A medical malpractice lawsuit can get pretty complicated. That's true in every state, Hawaii included. Legal issues and medical evidence can get very complex very quickly, and a medical malpractice plaintiff (the injured patient, or the patient's legal representative) needs to comply with a number of strict procedural rules right at the outset of the case. Not only that, but state laws limit the amount of compensation a successful plaintiff can receive in court. In this article, we'll look at some of the most important laws related to medical malpractice claims in Hawaii.
A statute of limitations is a state law that sets a limit on the amount of time you have to file a lawsuit. If you try to file your lawsuit after the medical malpractice statute of limitations deadline has passed, you can bet that the doctor or health care facility you're trying to sue will ask the court to dismiss the case. If the court grants the request (which it almost certainly will), that's the end of your lawsuit.
In Hawaii, the statute of limitations for a medical malpractice lawsuit is codified at Hawaii Revised Statutes section 657-7.3, and it says no such case "shall be brought more than two years after the plaintiff discovers, or through the use of reasonable diligence should have discovered, the injury." So, once you know or could reasonably be expected to know that you were harmed by an act of medical malpractice, the clock starts running, and you need to get your lawsuit filed within two years.
The Hawaii law goes on to specify that no medical malpractice lawsuit can be filed "more than six years after the date of the alleged act or omission causing the injury or death." This is known as a "statute of repose," and it's important in cases where a medical error occurs but harm to the patient does not manifest right away, or when medical malpractice ends up causing a patient's death years after the treatment error occurred. For cases like these in Hawaii, even where it is clear that the patient's death was caused by the medical error, no lawsuit can be filed if more than six years have passed since the error occurred.
This over-arching six-year time limit will be "tolled" (meaning the clock will stop running) during any amount of time in which the defendant (the doctor or other care provider) knows about but fails to disclose any act, error, or omission related to the medical malpractice case.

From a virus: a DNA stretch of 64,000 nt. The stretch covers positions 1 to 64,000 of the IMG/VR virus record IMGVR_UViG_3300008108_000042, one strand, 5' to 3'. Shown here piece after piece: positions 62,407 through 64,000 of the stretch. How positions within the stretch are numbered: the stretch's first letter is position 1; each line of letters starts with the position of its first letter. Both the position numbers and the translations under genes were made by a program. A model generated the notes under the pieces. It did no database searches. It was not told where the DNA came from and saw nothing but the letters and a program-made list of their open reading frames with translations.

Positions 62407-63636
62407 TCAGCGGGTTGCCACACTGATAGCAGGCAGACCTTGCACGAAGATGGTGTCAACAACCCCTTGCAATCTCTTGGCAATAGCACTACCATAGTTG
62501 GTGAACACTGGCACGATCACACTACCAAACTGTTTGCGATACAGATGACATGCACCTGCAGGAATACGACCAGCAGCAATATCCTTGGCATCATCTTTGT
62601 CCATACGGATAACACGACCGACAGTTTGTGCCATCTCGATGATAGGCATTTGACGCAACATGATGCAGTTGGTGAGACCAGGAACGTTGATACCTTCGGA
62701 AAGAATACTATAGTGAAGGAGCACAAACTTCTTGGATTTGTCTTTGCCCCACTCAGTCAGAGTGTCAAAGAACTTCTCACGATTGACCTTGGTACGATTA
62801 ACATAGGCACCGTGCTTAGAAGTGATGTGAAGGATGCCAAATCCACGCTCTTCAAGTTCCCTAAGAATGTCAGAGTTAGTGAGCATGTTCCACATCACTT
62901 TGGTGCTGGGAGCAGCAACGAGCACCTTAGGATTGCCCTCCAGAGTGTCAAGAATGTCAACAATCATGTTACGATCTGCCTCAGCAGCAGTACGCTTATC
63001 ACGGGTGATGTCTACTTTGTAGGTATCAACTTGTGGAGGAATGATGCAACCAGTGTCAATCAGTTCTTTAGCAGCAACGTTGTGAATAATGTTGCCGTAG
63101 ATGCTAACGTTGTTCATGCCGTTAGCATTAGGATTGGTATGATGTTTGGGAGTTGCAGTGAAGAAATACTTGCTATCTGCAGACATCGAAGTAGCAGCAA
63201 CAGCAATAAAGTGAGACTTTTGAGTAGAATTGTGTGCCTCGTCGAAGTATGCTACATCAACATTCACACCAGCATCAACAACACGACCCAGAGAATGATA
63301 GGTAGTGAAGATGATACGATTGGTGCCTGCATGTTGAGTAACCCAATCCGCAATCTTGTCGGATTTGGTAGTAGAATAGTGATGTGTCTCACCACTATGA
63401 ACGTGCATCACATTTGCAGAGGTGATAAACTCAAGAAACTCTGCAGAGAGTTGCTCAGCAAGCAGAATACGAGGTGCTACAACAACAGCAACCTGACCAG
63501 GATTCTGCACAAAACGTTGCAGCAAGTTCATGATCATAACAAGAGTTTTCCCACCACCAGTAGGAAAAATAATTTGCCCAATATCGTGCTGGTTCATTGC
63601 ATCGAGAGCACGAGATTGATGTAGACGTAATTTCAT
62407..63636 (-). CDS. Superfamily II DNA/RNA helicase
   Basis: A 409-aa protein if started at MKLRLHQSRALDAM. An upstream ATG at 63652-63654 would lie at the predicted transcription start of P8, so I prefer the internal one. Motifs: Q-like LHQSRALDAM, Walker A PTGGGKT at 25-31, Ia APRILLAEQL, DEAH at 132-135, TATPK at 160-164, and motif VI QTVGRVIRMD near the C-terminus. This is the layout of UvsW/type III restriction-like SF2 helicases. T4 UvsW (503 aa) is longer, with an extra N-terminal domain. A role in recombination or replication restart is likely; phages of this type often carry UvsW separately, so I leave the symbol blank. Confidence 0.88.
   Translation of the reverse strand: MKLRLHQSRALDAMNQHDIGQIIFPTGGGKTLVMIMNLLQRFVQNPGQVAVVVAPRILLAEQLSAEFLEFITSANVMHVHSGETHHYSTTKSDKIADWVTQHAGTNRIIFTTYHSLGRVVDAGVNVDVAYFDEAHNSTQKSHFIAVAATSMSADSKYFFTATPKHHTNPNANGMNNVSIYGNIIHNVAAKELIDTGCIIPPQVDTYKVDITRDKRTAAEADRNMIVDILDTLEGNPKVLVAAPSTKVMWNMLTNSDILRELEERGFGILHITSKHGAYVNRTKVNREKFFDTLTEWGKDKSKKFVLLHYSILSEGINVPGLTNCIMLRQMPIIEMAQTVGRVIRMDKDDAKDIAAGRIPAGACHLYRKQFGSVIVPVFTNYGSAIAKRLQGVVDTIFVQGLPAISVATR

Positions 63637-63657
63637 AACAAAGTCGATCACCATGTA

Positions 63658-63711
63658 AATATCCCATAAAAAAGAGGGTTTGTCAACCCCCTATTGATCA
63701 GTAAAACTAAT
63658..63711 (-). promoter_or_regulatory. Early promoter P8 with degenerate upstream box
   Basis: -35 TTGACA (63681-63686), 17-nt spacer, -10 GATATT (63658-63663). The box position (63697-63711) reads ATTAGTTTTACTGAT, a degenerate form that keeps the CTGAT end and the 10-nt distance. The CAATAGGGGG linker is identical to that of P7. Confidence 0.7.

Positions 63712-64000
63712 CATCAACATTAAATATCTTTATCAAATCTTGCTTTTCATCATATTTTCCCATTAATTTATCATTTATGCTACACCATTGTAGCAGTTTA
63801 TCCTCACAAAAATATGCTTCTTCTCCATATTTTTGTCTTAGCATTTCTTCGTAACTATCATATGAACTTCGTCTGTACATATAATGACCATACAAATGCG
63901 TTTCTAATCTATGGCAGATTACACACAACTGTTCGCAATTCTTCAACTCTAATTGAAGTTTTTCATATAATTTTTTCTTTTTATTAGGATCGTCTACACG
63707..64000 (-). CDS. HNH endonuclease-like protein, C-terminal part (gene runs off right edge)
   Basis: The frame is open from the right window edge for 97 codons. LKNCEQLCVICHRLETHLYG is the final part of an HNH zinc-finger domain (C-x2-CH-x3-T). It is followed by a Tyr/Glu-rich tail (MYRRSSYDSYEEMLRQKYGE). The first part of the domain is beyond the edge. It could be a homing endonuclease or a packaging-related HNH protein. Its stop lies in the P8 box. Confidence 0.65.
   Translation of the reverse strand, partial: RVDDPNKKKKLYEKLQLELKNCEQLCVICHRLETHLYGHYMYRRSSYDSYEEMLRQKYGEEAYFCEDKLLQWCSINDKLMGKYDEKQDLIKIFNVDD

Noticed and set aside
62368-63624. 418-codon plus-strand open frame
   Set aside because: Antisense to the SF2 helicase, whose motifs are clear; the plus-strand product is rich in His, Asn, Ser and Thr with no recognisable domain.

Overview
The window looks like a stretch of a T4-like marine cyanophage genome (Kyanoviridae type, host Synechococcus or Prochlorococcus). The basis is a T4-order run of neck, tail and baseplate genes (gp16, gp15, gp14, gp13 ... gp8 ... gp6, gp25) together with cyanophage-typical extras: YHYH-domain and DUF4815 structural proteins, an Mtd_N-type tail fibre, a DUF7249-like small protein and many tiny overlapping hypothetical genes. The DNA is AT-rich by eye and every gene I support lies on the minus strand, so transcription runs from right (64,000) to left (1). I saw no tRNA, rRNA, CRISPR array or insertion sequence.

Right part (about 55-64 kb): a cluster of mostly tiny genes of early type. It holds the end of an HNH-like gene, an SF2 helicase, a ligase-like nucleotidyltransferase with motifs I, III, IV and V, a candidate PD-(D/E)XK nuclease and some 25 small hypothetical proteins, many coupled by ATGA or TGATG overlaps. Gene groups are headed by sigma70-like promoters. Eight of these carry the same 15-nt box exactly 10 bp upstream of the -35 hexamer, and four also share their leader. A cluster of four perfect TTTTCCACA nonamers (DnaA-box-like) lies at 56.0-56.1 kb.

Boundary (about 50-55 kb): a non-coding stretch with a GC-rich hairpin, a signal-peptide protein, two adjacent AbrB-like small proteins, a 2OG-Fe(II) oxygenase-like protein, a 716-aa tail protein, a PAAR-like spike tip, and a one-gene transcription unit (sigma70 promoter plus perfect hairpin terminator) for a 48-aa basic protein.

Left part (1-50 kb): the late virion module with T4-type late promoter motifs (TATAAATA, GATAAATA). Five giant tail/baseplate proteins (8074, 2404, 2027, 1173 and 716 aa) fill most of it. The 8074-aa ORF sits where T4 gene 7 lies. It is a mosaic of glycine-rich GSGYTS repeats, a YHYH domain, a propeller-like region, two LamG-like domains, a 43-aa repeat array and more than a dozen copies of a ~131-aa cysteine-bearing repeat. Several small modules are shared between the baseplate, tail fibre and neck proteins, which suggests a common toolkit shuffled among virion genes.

Before a medical malpractice lawsuit can be filed in Hawaii's court system, Hawaii Revised Statutes section 671-12 requires that the prospective plaintiff "submit an inquiry" to a "medical inquiry and conciliation panel" consisting of one attorney and one properly-licensed physician.
The inquiry must include:
Submission of the inquiry typically requires payment of a $450 fee, but it may be reduced or waived in certain situations.
After receiving the inquiry, giving notice to all named care providers, and giving each provider a chance to file a written response, the panel sets a date for to consider all evidence, review medical records, and hear from witnesses. The panel then issues a decision, and only if there is a favorable "termination" of the inquiry will the patient be allowed to file a medical malpractice lawsuit in Hawaii's courts.
Under Hawaii Revised Statutes section 671-12.5, any inquiry filed with the panel must be accompanied by a "certificate of consultation" in which the injured patient (or the patient's attorney or other representative) declares that he or she has:
In situations where this certificate can't be obtained -- because of an impending lawsuit filing deadline, or because of an inability to obtain a proper consultation despite a "good faith" attempt -- exceptions might be made.
(Note: This is just a simplified summary of Hawaii's procedural requirements for medical malpractice lawsuits. For the specifics, and for legal advice that's tailored to your specific situation, it may be time to talk with an experienced Hawaii medical malpractice lawyer.)
Yes. Hawaii, like a number of states, has passed a law that limits or "caps" certain kinds of compensation in certain injury-related civil cases. Also like most states, Hawaii's cap applies only to non-economic damages (specifically, "pain and suffering" damages).
So, even if a jury in Hawaii found a doctor liable for malpractice and awarded an injured patient $1.5 million as compensation for pain and suffering, this law would kick in to reduce that award to $375,000.
But remember, Hawaii's medical malpractice damages cap does not apply to economic losses stemming from the malpractice. So there is no limit on an injured patient's ability to get compensation for past and future medical treatment, lost income, diminished earning capacity, and any other calculable financial losses.
It's important to point out that Hawaii's cap on medical malpractice damages does not apply to economic damages, which are losses that include the plaintiff's past medical bills, cost of future medical care, reimbursement of lost earnings, compensation for harm to the plaintiff's ability to work because of the malpractice, and any other provable losses that can be tied to the malpractice and/or to the medical treatment that was made necessary by it.